When we purchase a new phone, we often view our new devices as a clean slate — a fresh start.
However, don’t be so sure that brand-new smartphone you just bought is as clean as you think.
According to a Sept. 1 ComputerWorld.com article, a recent study has found that more than 20 types of mobile phones have malware installed, despite being marketed and sold as new.
The study, conducted by security company G Data, revealed that these infections aren’t taking place during manufacturing. Rather, rogue retailers are installing the malware on the phones before selling them to unsuspecting customers.
“Somebody is unlocking the phone and putting the malware on there and relocking the phone,” explained Andy Hayter of G Data.
Brands of infected phones included Xiaomi, Huawei, Lenovo, Alps, ConCorde, DJC, Sesonn and Xido. Typically, the middleman will install the malware on an app like Facebook, which sometimes comes pre-installed on phones. The malware is then able to send messages, install other apps, collect personal information and even record calls made from the phone.
It’s hardly surprising news, given that there are approximately 82,000 new malware threats per day. Yet we often consider our smartphones as being immune to such threats, which makes it much easier for people to become victims of malicious software.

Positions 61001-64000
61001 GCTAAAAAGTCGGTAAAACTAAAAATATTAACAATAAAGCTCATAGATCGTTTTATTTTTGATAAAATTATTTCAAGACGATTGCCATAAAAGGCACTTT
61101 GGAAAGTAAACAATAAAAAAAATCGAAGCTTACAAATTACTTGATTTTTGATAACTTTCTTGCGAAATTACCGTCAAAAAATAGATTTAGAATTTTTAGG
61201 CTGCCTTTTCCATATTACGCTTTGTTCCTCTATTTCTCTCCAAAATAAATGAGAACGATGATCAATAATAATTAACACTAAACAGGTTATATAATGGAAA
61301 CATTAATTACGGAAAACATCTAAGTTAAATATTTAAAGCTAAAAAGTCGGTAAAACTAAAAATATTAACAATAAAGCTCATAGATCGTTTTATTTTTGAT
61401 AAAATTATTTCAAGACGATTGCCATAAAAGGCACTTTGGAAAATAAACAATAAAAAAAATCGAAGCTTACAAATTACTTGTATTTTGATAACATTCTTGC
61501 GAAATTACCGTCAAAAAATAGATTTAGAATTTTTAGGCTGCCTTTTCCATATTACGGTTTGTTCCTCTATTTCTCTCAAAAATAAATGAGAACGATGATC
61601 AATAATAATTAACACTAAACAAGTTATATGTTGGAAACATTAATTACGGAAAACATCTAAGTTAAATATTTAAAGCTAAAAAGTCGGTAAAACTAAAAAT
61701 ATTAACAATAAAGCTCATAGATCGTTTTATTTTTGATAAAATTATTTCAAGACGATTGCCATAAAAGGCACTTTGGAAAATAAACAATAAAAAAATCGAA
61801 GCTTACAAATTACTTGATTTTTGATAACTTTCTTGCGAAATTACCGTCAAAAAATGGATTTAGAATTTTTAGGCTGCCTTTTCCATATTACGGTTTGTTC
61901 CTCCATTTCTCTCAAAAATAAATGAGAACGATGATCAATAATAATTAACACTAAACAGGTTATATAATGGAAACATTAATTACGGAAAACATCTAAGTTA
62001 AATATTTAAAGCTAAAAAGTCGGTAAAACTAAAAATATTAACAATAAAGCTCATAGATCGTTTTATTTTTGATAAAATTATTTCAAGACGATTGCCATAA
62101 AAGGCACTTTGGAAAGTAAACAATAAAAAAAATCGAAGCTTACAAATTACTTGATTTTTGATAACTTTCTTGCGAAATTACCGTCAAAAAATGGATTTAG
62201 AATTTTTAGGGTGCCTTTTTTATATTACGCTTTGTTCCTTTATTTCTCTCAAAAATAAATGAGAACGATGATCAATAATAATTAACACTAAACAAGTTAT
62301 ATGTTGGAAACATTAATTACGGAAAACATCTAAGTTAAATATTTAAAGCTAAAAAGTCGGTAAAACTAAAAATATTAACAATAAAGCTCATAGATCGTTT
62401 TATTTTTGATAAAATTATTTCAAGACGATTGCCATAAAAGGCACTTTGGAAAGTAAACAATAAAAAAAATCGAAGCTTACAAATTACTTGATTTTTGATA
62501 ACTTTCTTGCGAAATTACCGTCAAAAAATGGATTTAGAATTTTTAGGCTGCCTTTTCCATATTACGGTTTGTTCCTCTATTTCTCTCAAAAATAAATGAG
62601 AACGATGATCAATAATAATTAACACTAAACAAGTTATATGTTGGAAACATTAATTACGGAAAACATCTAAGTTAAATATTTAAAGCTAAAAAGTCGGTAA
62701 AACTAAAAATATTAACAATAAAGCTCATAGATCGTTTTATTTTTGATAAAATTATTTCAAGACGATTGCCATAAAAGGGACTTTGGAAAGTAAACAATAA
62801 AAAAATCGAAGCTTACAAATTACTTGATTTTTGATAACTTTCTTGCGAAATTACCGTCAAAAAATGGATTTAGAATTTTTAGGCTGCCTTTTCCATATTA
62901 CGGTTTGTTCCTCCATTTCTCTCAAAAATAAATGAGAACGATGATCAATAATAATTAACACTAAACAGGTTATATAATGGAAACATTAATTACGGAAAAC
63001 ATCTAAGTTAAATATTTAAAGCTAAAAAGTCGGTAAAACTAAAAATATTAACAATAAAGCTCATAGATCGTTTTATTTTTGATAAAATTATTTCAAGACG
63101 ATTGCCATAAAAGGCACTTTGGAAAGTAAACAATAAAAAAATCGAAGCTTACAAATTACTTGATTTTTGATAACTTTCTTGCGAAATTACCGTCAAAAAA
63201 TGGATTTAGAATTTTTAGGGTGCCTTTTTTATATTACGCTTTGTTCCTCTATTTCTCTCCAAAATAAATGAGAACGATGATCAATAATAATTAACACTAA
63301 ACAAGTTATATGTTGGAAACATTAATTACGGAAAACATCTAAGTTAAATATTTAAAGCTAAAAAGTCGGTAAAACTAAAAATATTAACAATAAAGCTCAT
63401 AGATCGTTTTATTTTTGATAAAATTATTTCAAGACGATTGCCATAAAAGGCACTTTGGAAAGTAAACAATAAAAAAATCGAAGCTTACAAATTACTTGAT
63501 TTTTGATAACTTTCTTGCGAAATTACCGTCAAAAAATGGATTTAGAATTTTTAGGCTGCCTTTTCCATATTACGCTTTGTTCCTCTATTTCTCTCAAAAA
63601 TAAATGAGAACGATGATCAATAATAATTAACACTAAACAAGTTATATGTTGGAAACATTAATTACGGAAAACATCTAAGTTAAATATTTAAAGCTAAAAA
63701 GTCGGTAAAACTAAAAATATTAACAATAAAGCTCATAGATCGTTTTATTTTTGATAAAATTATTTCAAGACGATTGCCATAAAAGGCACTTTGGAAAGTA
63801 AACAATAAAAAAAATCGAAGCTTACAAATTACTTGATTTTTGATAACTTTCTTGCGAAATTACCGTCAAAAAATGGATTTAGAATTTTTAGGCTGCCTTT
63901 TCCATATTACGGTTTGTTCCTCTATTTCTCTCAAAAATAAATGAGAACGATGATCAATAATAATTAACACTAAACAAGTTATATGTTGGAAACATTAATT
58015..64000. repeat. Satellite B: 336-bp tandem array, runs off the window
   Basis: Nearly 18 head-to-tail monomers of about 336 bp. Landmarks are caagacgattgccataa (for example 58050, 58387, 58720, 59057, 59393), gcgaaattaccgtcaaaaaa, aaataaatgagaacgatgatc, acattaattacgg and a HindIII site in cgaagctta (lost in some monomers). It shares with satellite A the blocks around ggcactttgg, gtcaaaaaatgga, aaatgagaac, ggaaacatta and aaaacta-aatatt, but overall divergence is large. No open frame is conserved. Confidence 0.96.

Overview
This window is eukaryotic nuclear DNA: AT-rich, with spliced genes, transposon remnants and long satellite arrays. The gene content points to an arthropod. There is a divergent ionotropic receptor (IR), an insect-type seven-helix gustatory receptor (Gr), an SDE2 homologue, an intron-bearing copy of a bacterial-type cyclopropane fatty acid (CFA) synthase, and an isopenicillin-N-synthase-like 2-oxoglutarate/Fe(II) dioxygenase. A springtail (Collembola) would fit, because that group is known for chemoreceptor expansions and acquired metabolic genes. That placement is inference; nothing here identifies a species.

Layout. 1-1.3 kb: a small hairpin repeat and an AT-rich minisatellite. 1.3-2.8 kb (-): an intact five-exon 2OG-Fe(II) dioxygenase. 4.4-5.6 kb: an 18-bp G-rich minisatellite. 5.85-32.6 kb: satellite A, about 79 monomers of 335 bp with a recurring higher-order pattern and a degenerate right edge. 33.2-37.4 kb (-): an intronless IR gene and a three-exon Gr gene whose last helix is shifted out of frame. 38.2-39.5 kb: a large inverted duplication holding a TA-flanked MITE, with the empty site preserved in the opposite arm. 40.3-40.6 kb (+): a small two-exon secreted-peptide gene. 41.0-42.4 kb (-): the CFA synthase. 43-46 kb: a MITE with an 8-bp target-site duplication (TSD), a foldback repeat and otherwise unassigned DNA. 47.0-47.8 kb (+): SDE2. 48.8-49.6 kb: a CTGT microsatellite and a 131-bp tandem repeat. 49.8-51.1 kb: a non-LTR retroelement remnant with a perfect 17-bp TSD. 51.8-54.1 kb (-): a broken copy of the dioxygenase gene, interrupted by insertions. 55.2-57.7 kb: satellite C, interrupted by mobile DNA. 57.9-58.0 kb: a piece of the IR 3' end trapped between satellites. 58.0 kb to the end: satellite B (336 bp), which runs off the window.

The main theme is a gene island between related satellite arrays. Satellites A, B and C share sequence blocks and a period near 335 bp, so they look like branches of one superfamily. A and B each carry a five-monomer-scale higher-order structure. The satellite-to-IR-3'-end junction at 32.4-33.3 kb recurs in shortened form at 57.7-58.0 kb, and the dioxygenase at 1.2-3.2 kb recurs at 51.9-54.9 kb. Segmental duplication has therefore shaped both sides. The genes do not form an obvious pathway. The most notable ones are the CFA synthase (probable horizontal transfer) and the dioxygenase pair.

And since the malware is installed into the phone’s firmware, it’s impossible for users to remove it themselves. Uninstalling the hardware requires unlocking the phone.
This isn’t exactly a new problem. About a year ago, G Data discovered malware on smartphones from Chinese manufacturer Star, ITProPortal.com reported. Additionally, Marble Security found similar malware pre-installed in the Netflix app on Samsung smartphones. This malware was actually able to collect users’ credit card information and send it to a Russian server.
Fortunately for U.S. smartphone users, most of the infected phones are sold throughout Europe and Asia. Additionally, all the infected phones that G Data discovered used the Android operating system — not Apple’s iOS.